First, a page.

Edited By Carol J. Bruess
8. Navigating Emerging Adulthood with Communication Technology
← 160 | 161 → Navigating Emerging Adulthood with Communication Technology
ELIZABETH DORRANCE HALL
MEGAN K. FEISTER
Digital communication technology is changing the landscape of the American family and can make a significant difference in the lives of emerging adults attempting to stay in close contact with their family of origin. Emerging adults experience a multitude of life events in rapid succession, making ages 18 to 25 a life stage for significant identity exploration and formation in the areas of love, career, and development of worldview (Arnett, 2000). The emerging adult life stage is marked by continuous change: moving away from home for college, job, or career; starting higher education and/or finishing formal education; seriously dating; cohabiting; and for some, getting married and having children. Family is an important source of support for emerging adults during this transitional period. Because most families are able to stay in contact with the emerging adults in their network via a variety of media—for example, as of 2010, 84% of families in the United States have Internet access–—opportunities for offering support are numerous (Jennings & Wartella, 2013).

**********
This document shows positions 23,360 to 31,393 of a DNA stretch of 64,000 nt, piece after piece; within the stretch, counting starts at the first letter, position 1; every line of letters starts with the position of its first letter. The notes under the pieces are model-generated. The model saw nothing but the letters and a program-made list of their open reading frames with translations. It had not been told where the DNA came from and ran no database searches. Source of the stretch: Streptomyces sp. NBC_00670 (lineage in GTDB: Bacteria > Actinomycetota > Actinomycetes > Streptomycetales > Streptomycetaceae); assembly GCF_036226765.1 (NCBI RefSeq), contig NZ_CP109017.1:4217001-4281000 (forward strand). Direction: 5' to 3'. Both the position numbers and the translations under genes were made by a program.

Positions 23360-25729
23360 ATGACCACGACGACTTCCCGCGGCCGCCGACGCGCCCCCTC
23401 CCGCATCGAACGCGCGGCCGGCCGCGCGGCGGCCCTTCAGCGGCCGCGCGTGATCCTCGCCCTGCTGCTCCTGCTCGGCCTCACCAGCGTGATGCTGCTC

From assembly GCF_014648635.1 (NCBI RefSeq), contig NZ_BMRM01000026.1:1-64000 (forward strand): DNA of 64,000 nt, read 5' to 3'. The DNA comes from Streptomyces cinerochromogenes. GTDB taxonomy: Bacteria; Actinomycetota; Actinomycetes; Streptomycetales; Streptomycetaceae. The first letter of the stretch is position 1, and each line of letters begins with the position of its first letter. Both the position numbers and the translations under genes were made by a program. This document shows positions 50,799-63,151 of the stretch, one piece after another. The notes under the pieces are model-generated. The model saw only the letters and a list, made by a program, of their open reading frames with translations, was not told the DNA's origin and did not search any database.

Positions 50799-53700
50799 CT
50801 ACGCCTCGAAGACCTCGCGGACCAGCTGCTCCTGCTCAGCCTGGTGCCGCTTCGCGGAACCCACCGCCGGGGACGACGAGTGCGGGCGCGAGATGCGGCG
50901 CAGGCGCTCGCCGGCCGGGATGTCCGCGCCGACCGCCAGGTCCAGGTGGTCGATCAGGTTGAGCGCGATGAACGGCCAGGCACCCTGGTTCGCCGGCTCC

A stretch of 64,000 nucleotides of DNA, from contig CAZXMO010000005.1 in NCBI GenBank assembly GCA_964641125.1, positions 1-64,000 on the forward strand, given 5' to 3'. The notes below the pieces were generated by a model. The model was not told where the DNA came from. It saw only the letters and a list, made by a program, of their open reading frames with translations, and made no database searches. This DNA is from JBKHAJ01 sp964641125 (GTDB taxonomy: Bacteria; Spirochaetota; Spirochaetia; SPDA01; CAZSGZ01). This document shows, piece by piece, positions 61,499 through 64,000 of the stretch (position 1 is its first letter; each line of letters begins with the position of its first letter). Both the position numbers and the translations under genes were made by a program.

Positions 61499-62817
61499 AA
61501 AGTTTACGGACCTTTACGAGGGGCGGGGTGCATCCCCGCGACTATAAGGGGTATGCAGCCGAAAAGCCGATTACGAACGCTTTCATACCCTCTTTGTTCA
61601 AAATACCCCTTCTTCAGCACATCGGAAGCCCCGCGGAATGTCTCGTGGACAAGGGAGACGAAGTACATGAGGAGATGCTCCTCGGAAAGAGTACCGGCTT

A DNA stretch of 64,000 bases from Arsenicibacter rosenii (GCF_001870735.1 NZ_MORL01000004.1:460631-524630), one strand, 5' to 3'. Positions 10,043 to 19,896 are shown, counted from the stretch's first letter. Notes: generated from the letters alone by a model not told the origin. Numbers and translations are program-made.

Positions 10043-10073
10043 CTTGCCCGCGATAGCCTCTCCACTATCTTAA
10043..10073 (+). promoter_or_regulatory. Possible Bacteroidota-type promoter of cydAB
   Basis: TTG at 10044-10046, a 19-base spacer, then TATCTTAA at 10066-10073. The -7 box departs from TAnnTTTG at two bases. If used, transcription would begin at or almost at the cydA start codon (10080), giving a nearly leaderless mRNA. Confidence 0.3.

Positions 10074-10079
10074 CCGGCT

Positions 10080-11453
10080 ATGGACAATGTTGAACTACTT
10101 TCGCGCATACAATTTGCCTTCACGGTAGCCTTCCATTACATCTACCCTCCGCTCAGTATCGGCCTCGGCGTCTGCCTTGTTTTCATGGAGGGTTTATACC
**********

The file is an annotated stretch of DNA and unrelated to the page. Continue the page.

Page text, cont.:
Jennings and Wartella (2013) suggest advancements in technology affect family roles, stages, and transitions. Technology is certainly affecting emerging adults. For example, social networking sites (SNSs) and other new communication technologies influence identity formation—an important aspect of emerging adulthood (Arnett, 2000)—and relationship maintenance (Steinfield, Ellison, & ← 161 | 162...
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